I remember one particular day–maybe six or eight months after we arrived in Mae Sot–very clearly.
We were just getting to know the neighbors and would just interact with them on occasion through the week. Mo Bya knew Karen, which we were studying, and was one of the first adults we had come to know. He came to talk to us.
I have no idea what he talked to us about, but I remember he was covered in paint. His feet and clothes and shoes and hair were covered–he had paint all over him. He looked like a migrant worker.
We see migrant workers all over town, as they are nearly half the population of Mae Sot. We know their usual jobs and their usual lifestyle. We know they ride bicycles or get rides on trucks. We see them on every road and every shop and every construction site. We know the statistics, the dangers, the tragedies. We know the crimes that are committed by them and to them. We know the horror stories and risks and corrupt practices.
That is just life here and a part of what we do.
Until that day, when Mo Bya was no longer just my neighbor–he was a migrant worker, too.
It struck me so oddly because I knew he was a migrant worker. But there was something different about seeing him there, looking more like a migrant worker than my friend.
The same thing happened a few weeks ago. I took two girls about fifteen years old to a craft party that some friends were having. They both love crafts and have the best English in the community, so it seemed like a great opportunity.
Looking back now, I’m not sure either of us were ready for our worlds to collide in that way, but it was such fun all the same.
We were driving to my friend’s house in Mae Sot Villa, the primary “neighborhood” in Mae Sot–it’s a gated and guarded community with mostly foreigners, wealthier Thais, and Chinese businessmen. As we drove in, the girls were chattering about the different houses–not about what they looked like or how big they were, but about who worked there. They pointed out where one of their mothers worked, another where a friend worked, another where a different mother in the community worked, another where one of the girls herself–a 15-year-old–worked on Saturday and Sunday when she wasn’t at school.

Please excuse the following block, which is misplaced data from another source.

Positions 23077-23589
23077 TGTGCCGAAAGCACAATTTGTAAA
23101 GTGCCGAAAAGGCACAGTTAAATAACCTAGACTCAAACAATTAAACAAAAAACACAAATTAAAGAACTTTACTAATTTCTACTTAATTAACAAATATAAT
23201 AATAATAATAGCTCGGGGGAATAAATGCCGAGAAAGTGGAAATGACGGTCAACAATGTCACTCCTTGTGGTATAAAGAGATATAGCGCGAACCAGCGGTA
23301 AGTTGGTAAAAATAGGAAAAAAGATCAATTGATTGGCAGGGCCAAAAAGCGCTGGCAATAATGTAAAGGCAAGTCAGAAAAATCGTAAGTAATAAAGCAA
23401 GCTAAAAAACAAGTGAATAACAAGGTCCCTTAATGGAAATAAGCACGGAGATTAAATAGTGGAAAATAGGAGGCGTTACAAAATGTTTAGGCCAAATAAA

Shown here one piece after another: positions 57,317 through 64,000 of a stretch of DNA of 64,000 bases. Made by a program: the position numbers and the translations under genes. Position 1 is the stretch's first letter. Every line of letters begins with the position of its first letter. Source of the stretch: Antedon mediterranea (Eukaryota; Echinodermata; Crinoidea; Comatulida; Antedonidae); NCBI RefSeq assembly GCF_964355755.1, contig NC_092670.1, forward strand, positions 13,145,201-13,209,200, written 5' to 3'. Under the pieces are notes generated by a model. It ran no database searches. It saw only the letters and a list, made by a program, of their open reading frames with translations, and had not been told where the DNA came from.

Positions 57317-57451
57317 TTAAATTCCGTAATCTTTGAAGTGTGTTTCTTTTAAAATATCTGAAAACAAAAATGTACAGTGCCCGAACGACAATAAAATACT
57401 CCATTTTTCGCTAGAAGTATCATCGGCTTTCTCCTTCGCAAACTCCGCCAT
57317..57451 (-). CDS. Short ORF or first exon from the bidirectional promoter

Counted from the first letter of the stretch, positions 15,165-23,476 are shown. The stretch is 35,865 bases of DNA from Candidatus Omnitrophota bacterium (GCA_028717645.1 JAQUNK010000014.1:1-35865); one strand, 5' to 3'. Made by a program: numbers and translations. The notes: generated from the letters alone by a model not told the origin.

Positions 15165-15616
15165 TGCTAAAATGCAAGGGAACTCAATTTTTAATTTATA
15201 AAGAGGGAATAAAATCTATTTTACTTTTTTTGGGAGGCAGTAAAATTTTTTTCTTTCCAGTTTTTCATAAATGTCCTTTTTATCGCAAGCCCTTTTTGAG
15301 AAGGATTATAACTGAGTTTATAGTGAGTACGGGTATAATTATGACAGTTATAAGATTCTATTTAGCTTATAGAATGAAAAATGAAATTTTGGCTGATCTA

For me, this is where many of my friends live. This is where I go to home church and where I deliver flowers and where I have lunch with friends and where I go to parties like this little craft party.
Parties that they are responsible for cleaning up for.
This isn’t bad: I love my friends and home church and lunch dates and parties. I know why they have chosen this neighborhood: for safety, for their kids to ride their bicycles. I know why they have chosen to have house help: they are doing amazing ministry and loving their families well.
Again, I know that most of the expat community has house help. I know that many of my neighbors work as house help. But in that moment, I was on both sides. I understood both parties; both parties were a part of me. And at the very same moment, I wasn’t a part of either.
This past Wednesday I had a car of three girls headed off to the doctor, and we were just driving through town. This time, it was just a wave. It was a man from the community headed home from work, sitting on the roof of a semi truck, where migrant workers often sit.
They often call out something in English: Hello! Where are you going? What is your name? Merry Christmas!–whatever English phrase they can think of in the moment. But this time, he waved. The same way you’d wave to a friend as you drove through town, because really that’s all we were–just two friends passing each other in town.
But again, he looked more like a migrant worker than my friend. All the statistics and stories come rushing through my mind, but with the face of my friend.
I was singing O Holy Night this week as we took a drive through the rice fields. These were my favorite lines.
Long lay the world in sin and error pining
Till he appear’d and the soul felt its worth
A thrill of hope the weary world rejoices
Truly He taught us to love one another
His law is love and His gospel is peace
Chains shall He break for the slave is our brother
And in His name all oppression shall cease
I was struck by the sin & error that pines around us, that our world is built upon. I was struck by the chains of hierarchy and development and inequality. The chains of wealth and poverty.
The power of Christ: a thrill of hope, a soul knowing it’s worth, a law of love and a story of peace, a slave as a brother.
I can’t wait for Christmas.
I can’t wait for eternity.
I can’t wait for all oppression to cease!